REVIEW: THE COMPLETE DR PHIBES / CERT: 15 / DIRECTOR: ROBERT FUEST / SCREENPLAY: JAMES WHITON, WILLIAM GOLDSTEIN, ROBERT BLEES, ROBERT FUEST / STARRING: VINCENT PRICE, JOSEPH COTTEN, PETER JEFFREY, ROBERT QUARRY, PETER CUSHING / RELEASE DATE: OUT NOW
Since his death in 1993, Vincent Price’s contribution to the horror film genre has been, if not forgotten, then certainly cruelly underappreciated. Fortunately Arrow Video are making commendable strides in rectifying that situation with the recent Blu-ray release of his classic The Pit and the Pendulum and now this lavish and impressive two-disc set which brings together the two outrageous Dr Phibes movies Price made in the UK in 1971 and 1972.
The Abominable Dr Phibes and its hasty sequel Dr Phibes Rises Again are both fabulously dated, sitting as they are on the cusp on an era when the gloves were slowly coming off in the horror movie world, the tame bloody thrills of Hammer’s 1960s output giving way to more graphic gore and violence. But the Dr Phibes movies, whilst still capable of causing the odd shudder, are still mild fare compared to what was to come when the floodgates truly opened as the age of the video nasty arrived. Predating the better-known Theatre of Blood (another Price vehicle) by a couple of years, The Abominable Dr Phibes is set in London in 1925 and sees Price playing Anton Phibes, horribly disfigured in a car crash, exacting a terrible vengeance on the medical team whose incompetence, he believes, led to the death of his beloved wife Victoria. With his fantastically named nubile assistant Vulnavia he sets about bumping off his victims in an elaborate fashion loosely based on the ten Egyptian Plagues of the New Testament. Good gruesome stuff – and some of it is quite unsettling, especially poor Dr Longstreet (Terry-Thomas) whose blood is drained and displayed in jam jars, Dr Dunwoody (Edward Burnham) who is savaged by bats and Nurse Allen (Susan Travers) who is eaten alive by locusts. Price, who cuts a Phantom of the Opera-style figure sitting at his organ and lurking in his subterranean lair, strides through it all with typical eye-rolling, tongue-in-cheek gusto. Phibes speaks only with the aid of a special voice box which means we hear only Price’s pre-recorded dialogue, allowing the actor to gurn and twitch and ham the whole thing up with visible relish. Peter Jeffrey and Norman Jones are a great comic double act as the bumbling police team lukewarm on Phibes’ heels and the whole script has a raffish charm and knowingness missing in so much of Hammer’s output.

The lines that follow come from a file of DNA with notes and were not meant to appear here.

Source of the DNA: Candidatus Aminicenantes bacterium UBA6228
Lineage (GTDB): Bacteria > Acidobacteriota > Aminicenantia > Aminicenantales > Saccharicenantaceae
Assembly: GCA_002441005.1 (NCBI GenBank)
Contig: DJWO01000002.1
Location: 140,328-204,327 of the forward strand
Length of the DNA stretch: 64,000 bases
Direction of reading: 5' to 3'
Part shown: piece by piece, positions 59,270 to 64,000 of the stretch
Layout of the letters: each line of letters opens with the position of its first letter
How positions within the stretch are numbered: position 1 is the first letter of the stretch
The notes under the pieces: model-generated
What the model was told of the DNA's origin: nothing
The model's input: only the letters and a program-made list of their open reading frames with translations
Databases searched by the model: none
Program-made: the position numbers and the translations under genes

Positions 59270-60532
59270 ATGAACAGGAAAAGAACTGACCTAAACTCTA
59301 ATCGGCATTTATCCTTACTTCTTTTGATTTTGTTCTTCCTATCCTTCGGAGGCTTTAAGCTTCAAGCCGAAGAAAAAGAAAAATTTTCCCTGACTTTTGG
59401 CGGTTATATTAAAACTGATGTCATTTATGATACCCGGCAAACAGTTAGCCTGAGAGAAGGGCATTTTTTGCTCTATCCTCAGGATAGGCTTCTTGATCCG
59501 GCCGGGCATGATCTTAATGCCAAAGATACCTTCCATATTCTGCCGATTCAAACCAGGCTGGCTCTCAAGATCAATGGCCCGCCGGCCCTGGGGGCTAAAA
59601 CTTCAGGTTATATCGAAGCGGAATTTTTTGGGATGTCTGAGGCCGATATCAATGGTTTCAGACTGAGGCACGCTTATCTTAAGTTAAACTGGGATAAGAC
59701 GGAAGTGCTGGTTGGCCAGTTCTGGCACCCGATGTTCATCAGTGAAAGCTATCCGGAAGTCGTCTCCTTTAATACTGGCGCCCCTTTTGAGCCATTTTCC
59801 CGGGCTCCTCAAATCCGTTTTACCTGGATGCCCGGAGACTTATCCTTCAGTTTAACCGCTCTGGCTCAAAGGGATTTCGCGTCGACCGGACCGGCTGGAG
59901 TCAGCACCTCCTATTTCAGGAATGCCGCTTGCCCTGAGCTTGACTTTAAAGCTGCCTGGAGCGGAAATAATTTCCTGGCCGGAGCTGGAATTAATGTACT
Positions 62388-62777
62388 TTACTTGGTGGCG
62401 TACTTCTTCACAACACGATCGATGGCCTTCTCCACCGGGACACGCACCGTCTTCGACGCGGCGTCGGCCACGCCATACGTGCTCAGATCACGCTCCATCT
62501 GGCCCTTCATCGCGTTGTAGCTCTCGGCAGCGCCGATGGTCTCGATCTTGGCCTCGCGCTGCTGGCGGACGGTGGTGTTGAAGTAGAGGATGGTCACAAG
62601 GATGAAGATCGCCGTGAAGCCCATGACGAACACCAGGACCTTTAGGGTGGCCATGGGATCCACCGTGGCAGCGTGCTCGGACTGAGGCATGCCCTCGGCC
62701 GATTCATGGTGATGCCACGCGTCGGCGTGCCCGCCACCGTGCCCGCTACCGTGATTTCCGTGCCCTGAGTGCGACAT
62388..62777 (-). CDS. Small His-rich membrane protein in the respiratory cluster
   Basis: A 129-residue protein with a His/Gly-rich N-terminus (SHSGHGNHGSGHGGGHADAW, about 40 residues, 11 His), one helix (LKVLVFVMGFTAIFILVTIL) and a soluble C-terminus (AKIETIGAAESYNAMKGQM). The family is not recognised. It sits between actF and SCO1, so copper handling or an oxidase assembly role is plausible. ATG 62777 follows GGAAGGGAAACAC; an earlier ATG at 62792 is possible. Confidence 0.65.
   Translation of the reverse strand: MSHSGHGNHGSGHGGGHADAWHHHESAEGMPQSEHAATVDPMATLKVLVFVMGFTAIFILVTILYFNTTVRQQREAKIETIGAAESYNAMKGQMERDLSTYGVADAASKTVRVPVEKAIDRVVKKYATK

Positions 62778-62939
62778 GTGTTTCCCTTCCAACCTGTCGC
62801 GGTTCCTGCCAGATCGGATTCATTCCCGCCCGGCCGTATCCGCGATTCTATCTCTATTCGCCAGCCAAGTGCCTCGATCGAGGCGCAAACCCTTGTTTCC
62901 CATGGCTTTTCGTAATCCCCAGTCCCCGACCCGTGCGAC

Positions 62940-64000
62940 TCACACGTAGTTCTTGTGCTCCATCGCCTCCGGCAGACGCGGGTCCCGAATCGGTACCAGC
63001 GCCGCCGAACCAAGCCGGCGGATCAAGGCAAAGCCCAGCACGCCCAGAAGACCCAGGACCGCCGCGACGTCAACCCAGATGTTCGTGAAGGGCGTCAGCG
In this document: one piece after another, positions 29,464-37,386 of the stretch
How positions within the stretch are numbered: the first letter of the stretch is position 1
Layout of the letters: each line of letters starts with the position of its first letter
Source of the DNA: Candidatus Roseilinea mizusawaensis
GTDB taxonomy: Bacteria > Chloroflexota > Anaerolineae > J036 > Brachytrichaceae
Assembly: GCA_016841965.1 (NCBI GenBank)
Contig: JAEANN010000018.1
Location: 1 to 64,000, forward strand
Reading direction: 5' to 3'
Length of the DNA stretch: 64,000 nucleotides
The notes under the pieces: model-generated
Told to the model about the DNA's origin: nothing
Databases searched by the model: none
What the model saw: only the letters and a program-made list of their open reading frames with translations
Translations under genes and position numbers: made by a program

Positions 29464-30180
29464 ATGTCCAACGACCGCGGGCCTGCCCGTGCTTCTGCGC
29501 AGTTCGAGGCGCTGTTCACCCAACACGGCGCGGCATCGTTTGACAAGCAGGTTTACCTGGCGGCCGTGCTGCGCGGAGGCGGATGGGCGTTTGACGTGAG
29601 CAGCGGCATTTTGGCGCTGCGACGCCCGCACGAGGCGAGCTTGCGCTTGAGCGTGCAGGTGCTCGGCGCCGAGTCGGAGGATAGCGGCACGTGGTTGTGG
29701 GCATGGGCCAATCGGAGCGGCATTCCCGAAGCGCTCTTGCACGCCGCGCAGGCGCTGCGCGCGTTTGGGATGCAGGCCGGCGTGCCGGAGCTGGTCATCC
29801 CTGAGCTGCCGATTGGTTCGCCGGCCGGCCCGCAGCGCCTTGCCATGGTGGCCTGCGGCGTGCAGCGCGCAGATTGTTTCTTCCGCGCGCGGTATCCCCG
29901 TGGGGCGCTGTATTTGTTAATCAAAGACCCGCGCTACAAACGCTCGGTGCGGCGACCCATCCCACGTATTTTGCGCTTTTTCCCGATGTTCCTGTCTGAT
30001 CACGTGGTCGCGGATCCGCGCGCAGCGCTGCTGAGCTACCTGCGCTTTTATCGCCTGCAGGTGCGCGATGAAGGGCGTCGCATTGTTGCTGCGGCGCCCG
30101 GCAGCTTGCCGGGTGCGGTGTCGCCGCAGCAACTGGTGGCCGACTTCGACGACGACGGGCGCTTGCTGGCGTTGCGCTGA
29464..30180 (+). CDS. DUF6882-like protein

1972’s sequel, Dr Phibes Rises Again is sadly much less accomplished. Phibes… ummm… rises again in 1928 and finds that his home has been demolished and the priceless papyrus scrolls he requires to lead him to the Pharaoh’s tomb in Egypt and the ‘River of Life’ which will resurrect Victoria, have been stolen. Beiderbecke (Quarry), already centuries old, seeks out the River of Life so he and his lover Fiona can live forever. Phibes and Vulnavia follow Beiderbecke and his entourage to Egypt where the killing games begin again…
Sadly Rises Again just isn’t as much fun as its predecessor. Its story structure is messy, the deaths are much less inventive and far more bloodless and whilst the script has its moments, it’s generally heavier on its feet than Abominable and even copious amounts of location filming (Spain stands in for Egypt), a return for Jeffreys’ Inspector Trout and one-scene cameos from Peter Cushing, Beryl Reid and Terry-Thomas again (playing an entirely different character) can’t lift the film out of its doldrums and by the last reel it seems to be going through the motions without really getting anywhere.
It seems that contemporary audiences agreed and plans for further Phibes films were quietly shelved. Today they’re fascinating curios from a tamer age, worth visiting to savour the spectacularly extravagant Art Deco production design, Price’s glorious scenery-chewing performances and for the grisly bravado of the deaths in the first film. Arrow’s Blu-ray transfers are crisp, vibrant and colourful and the set boasts a collection of special features which do justice not only to a short-lived 1970s movie series but also to the unique and fabulous talent of Mr Vincent Price himself.
Extras: Collector’s booklet / Trailers / Commentaries / The League of Gentlemen discuss the Phibes films / Interview with Price’s daughter Victoria / Discussion with historian and Price expert David del Valle